Former FTX Chief Executive Sam Bankman-Fried arrives to the Manhattan federal court in New York

Lawyers representing Sam Bankman-Fried, the disgraced crypto mogul and co-founder of FTX, have once again requested the court to temporarily release their client before his scheduled trial in October.

Bankman-Fried's legal team filed a new motion seeking court approval for his temporary release or, at the very least, to permit him to meet with his counsel five days a week. They argue that the current arrangement "violates Mr. Bankman-Fried's Sixth Amendment right to participate in preparing his defense and his right to receive effective assistance of counsel."

The motion contends that the government's plan, which includes transferring Bankman-Fried to the 500 Pearl Street courthouse, allowing him limited internet access on a laptop, and providing him with free time twice a week from 9 a.m. to 3 p.m. to review discovery materials, falls short of the defense's request. The defense wants Bankman-Fried to have "constant access to an internet-enabled computer that allows him to review documents from discovery, look up relevant context for the evidence online, draft and edit work product analyzing the documents and data, and share these documents and analyses with his attorneys."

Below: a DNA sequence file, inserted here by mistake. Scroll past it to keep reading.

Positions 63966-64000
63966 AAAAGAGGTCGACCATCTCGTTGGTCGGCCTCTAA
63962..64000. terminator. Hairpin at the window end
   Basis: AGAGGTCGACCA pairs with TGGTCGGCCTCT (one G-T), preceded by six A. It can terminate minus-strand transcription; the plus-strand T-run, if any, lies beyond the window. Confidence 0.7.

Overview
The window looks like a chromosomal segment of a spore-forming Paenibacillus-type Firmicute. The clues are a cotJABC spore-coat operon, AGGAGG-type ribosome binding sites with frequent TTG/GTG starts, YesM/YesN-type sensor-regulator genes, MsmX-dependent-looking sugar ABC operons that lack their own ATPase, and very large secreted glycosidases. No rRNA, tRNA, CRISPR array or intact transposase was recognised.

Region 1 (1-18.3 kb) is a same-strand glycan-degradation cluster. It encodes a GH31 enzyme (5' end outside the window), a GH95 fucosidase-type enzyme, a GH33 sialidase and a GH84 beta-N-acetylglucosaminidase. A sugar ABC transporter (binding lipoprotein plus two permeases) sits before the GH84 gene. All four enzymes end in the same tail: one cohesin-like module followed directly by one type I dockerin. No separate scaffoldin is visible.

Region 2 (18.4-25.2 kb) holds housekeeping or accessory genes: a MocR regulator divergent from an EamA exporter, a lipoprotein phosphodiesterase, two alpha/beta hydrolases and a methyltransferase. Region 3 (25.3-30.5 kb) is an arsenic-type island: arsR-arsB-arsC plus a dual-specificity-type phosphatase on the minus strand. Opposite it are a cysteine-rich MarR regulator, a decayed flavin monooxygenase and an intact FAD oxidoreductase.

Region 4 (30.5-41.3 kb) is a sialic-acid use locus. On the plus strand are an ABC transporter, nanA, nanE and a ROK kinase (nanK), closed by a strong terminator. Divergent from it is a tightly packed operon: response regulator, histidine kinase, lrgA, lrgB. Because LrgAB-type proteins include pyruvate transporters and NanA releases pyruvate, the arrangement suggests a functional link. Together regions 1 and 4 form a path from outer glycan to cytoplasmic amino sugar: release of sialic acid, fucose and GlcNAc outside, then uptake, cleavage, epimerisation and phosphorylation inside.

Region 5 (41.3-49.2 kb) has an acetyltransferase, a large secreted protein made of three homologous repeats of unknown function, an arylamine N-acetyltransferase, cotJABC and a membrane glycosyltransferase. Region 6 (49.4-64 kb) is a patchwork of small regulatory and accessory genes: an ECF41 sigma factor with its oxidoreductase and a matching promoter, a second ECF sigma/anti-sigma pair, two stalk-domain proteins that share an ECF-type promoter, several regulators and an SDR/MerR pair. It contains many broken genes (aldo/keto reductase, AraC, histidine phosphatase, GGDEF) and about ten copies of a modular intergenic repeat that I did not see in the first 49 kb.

According to the lawyers, the government's proposed solution is unacceptable and violates Bankman-Fried's Sixth Amendment rights. It also fails to meet the Court's expectation of granting him "very liberal" access to discovery for extended hours each day.

In their motion, the lawyers ask the Court to reconsider its previous decision and instruct the Marshals to make Bankman-Fried available at 500 Pearl Street's proffer rooms five days a week. During these sessions, his defense counsel would provide him with an internet-enabled computer for reviewing, editing, and sharing documents and work product with his attorneys. They assure the Court that the defense counsel will be present throughout and will retrieve the laptop at the session's conclusion.

Bankman-Fried was previously granted bail and was under house arrest at his parents' residence in Palo Alto. However, his bail was revoked this month due to violations of the conditions, including alleged witness tampering. He's accused of leaking the journal of Caroline Ellison, his ex-lover and former CEO of Alameda Research, a crypto hedge fund he co-founded, to the New York Times.

He is now slated to remain at the Metropolitan Detention Center in Brooklyn until his trial in October.